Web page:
We had no worries about growing up or growing old because the intensity of life made us certain that there would be no old age for us. Free moments became mad scampers, no thought given to what might happen because fuck that noise about being semi-charmed, we were Young Turks creating our own charming revolution with high-octane cocktails that we chugged to drown out the warnings about sex that could kill you and drugs named after part of your ass.
I remember one 3 a.m. as a man in my 20s, hanging onto the roof of a car as it sped along a highway, my scalp crawling from the great whoosh of air and a cornucopia of substances both licit and illicit, two thoughts running through my head like neon headlines:
You Will Never Become An Ancient
Whatever You Do, Don't Let Go
"Casualties at dawn," George Harrison said of his time in the fab light, but he was singing from a place of nostalgia — bittersweet remembrances from a guy seeing himself as an elder statesman, even though he was only 44 when he wrote it. That's the trouble with those Boomers who came of age in the '60s — they thought their time in the sun ended when they became Responsible Adults, and they wrongly thought everything that came after them was shit. They grew old before their time. The very people who swore by Dylan sank like stones instead of learning how to swim in the new water, a swamp infested with cynical sharks and ironic bastards who understand that it's one thing to sing about peace, love and understanding, but sometimes the world needs war and hate and misunderstanding so the survivors have more room.
People who came of age in the '70s and '80s: we are the Cynical and the Ironic, and woe to those who think they're going to push us from the perch anytime soon. Demographers like to cluck about the power of the Boomers and how they're going to drain the country dry as they totter off into nursing homes and live forever, but they're wrong. Boomers saw Soylent Green as a cautionary tale, a warning of what might happen if we don't group hug and try to save the planet. The Ironics? We watch that shit and say to ourselves: Turning people into food to save our own asses ... you know, that's not such a bad idea.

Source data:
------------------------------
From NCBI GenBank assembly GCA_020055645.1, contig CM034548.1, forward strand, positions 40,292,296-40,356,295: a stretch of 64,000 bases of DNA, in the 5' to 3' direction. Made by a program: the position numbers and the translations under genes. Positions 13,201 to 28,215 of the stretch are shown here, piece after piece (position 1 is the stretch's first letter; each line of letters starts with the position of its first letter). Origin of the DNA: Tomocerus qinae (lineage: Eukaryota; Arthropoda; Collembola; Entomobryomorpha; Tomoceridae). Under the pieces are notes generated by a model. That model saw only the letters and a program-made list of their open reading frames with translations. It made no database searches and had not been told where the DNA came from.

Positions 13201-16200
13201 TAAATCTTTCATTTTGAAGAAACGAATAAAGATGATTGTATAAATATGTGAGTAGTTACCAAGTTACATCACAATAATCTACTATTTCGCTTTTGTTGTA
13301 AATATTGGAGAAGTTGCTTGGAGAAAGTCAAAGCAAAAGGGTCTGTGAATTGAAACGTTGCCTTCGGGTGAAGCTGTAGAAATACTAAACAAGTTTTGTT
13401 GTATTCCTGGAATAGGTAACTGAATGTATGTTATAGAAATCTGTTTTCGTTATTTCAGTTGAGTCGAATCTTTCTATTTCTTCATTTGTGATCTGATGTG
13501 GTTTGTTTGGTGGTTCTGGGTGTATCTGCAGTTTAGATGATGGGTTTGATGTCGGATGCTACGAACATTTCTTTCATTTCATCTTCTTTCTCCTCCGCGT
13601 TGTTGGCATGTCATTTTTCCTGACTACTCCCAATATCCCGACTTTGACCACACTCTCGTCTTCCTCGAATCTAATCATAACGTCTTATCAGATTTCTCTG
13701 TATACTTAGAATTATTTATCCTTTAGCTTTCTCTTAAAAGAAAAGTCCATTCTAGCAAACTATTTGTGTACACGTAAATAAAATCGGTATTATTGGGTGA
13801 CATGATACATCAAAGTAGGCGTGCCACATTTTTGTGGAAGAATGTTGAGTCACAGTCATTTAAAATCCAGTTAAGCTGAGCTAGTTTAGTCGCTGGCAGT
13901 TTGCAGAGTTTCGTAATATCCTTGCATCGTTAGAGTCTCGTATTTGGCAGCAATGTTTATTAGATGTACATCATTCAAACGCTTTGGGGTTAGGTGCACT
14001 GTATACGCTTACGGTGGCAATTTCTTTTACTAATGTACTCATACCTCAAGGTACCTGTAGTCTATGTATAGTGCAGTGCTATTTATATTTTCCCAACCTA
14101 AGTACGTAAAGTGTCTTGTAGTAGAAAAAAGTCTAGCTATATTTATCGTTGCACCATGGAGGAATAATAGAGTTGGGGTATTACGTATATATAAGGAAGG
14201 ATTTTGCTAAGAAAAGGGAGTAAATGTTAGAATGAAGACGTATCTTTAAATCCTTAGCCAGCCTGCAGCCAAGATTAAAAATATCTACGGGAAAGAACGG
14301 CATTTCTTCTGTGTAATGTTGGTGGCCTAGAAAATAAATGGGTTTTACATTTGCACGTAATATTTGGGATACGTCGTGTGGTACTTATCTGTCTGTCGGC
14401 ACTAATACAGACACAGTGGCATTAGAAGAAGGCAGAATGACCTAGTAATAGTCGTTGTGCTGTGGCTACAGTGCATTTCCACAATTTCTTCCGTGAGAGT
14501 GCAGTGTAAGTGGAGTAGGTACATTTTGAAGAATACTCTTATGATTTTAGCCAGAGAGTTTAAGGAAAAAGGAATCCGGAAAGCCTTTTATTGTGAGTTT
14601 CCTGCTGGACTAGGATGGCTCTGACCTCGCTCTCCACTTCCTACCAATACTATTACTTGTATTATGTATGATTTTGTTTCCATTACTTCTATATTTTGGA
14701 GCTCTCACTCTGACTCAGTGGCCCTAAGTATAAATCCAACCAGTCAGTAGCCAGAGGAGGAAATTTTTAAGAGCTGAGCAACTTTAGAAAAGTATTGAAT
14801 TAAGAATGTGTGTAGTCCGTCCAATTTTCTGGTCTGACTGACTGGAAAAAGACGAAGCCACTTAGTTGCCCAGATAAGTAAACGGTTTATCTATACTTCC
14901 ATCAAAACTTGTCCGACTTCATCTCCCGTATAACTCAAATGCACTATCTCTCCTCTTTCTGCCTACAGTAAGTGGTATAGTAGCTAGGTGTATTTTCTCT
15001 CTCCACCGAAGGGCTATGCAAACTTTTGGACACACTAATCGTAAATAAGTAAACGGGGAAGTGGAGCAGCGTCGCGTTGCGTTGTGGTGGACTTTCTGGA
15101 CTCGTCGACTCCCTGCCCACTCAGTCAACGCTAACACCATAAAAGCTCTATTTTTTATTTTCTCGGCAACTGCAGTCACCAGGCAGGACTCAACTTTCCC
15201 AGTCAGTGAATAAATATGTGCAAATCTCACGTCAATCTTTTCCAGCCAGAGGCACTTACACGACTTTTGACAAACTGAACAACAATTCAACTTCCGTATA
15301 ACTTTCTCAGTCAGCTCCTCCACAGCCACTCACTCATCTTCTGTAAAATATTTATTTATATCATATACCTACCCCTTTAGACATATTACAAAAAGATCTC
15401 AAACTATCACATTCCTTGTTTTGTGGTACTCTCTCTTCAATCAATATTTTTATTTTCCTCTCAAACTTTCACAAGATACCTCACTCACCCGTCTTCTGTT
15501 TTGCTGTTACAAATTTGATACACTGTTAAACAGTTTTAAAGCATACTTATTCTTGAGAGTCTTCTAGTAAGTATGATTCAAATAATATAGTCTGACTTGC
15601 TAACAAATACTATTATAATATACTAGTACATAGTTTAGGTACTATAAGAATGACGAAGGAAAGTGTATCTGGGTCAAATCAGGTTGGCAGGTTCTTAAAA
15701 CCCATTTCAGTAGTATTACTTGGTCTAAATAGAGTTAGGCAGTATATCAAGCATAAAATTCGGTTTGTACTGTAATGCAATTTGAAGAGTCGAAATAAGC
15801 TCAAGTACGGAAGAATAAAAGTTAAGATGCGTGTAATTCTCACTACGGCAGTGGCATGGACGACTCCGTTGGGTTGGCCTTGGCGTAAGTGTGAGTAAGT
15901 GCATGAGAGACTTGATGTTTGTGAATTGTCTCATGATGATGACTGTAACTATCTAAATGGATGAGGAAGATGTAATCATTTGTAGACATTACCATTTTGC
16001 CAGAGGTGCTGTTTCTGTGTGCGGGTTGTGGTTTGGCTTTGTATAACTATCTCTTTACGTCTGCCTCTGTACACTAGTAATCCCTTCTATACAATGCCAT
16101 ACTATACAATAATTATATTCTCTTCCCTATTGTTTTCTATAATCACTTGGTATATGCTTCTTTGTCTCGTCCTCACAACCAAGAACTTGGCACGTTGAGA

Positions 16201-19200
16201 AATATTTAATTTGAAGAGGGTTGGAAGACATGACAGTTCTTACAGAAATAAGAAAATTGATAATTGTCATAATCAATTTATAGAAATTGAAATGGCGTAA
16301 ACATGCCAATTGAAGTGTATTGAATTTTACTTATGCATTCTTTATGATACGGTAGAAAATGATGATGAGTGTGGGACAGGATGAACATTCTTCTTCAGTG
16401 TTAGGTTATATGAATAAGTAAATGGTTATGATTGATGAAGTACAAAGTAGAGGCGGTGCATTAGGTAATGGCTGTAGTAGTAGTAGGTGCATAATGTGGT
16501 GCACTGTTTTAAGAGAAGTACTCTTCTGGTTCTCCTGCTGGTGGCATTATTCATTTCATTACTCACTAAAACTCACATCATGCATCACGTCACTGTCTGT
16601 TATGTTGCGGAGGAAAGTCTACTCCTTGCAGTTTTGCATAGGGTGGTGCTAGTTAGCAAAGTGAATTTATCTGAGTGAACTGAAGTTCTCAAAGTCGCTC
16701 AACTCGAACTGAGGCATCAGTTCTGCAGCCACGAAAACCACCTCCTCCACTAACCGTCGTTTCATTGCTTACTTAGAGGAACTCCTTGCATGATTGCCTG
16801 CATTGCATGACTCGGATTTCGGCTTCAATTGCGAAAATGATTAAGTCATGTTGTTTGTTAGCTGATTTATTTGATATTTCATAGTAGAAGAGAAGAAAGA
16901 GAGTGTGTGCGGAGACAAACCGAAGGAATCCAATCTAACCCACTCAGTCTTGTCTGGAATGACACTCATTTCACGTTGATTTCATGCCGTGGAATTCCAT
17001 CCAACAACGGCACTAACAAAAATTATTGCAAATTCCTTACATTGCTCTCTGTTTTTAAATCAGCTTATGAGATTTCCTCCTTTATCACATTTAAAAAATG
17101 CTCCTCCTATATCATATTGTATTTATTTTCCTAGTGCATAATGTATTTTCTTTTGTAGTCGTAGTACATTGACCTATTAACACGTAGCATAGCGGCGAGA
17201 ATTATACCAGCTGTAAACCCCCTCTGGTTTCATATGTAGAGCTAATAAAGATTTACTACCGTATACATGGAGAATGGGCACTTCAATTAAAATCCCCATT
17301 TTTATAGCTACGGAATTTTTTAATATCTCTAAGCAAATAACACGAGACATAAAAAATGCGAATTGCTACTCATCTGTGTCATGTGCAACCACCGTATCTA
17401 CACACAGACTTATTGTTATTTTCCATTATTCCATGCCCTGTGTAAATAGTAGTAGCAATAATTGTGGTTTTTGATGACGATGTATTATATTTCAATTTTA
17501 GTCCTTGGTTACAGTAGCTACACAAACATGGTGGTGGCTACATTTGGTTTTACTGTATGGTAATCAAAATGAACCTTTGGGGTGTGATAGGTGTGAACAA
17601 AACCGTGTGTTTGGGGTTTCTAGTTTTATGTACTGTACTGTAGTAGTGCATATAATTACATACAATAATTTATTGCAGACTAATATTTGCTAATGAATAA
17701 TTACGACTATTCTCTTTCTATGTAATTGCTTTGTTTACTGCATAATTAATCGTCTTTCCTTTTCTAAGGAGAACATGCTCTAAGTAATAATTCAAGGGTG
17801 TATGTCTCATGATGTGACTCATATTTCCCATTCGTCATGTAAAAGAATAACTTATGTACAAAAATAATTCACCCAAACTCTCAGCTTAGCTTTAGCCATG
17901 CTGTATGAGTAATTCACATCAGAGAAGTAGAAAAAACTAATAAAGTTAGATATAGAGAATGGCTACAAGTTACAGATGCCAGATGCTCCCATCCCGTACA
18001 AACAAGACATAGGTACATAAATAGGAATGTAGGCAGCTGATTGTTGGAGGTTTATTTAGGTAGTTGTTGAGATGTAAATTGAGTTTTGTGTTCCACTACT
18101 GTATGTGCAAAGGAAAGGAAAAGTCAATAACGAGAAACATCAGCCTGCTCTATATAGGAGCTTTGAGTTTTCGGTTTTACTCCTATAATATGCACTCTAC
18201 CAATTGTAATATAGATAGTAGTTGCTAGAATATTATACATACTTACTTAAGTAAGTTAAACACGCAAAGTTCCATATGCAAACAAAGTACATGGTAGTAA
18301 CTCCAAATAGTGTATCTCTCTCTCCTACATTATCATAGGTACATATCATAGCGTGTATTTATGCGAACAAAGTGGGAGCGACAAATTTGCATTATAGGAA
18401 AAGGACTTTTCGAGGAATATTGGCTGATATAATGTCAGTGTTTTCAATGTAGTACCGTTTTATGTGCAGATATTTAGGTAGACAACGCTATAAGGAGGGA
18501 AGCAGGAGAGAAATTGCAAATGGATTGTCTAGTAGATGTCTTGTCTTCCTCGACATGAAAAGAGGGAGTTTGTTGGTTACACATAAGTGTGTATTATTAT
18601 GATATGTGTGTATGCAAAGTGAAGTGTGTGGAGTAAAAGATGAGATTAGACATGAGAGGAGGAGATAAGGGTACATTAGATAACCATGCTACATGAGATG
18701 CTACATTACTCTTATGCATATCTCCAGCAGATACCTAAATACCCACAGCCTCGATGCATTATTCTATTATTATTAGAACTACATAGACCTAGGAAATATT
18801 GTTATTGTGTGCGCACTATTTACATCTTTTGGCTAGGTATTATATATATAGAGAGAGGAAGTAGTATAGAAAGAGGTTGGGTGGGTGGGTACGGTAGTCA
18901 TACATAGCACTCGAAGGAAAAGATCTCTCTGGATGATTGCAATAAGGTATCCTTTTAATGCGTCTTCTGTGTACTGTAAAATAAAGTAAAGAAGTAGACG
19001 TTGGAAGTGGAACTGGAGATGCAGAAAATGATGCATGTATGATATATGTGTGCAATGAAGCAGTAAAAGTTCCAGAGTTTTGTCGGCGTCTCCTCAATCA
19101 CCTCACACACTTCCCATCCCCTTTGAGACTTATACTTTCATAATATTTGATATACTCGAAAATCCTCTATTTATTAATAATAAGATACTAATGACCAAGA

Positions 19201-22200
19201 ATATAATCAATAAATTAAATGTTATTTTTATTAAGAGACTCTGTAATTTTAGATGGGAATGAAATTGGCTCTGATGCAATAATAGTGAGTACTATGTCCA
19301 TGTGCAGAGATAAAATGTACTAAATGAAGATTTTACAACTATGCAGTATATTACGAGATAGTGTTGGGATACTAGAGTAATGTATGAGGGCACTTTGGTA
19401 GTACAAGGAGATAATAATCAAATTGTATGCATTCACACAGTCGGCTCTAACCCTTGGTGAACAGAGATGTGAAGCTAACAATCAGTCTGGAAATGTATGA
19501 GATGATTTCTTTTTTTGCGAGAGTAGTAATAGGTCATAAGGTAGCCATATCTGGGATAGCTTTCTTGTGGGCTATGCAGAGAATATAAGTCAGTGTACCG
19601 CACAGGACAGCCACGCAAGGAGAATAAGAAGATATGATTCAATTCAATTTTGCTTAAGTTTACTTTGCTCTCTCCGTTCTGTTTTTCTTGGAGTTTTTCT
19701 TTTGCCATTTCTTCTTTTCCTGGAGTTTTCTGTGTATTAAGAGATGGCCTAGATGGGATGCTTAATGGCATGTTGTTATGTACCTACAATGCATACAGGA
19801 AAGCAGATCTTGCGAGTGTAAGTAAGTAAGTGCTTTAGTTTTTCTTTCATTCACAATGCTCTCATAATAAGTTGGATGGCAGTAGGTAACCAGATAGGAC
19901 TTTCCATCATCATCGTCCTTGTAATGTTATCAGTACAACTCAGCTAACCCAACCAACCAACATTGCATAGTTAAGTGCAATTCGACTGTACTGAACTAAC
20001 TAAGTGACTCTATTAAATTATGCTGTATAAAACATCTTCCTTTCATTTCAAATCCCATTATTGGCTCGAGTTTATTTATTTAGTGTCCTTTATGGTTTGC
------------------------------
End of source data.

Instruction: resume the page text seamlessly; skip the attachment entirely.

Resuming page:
We are equally ruthless when it comes to those born after us — a shame, really, because even though they act like the Entitled Generation, the adults who came of age in the '90s and the '00s seem a decent enough bunch. Unfortunately (for them), they're in line behind us in the metaphorical supermarket of life, toting their 20-items-or-less baskets while we've got our four carts full of shit we may or may not need, but it's ours, goddammit, so shut your hole and wait your turn. Hope you have something to occupy your pretty little heads, too, because you're going to be waiting a long time.
We didn't have The Beatles, so George Harrison singing nostalgically about all those years ago doesn't resonate. We make fun of those who can remember every member of every boy band, and there's something charmingly stupid about people who like Gaga and compare her to Madonna (who looks scary now but don't you dare fuck with her because she will cut you to shreds and you know she can do it). We suckled on the tits of punk and alt and we thanked the gods or whatever when Nirvana killed Michael Jackson. OK, you can ding us for hair bands. No generation is perfect.
We are Tarantino and Depp and Helena Bonham Carter, bitches. We are Judd Apatow and Jony Ive, Dre and Yann Martel and Wes Motherfucking Anderson.
We are the Ironic and the Cynical and we are in charge. We're only now hitting our stride as we continue to burn. The world is still tungsten, robust and intense. My way forward is still illuminated by the neon headlines: I will never become an ancient. And whatever I do, I will not let go.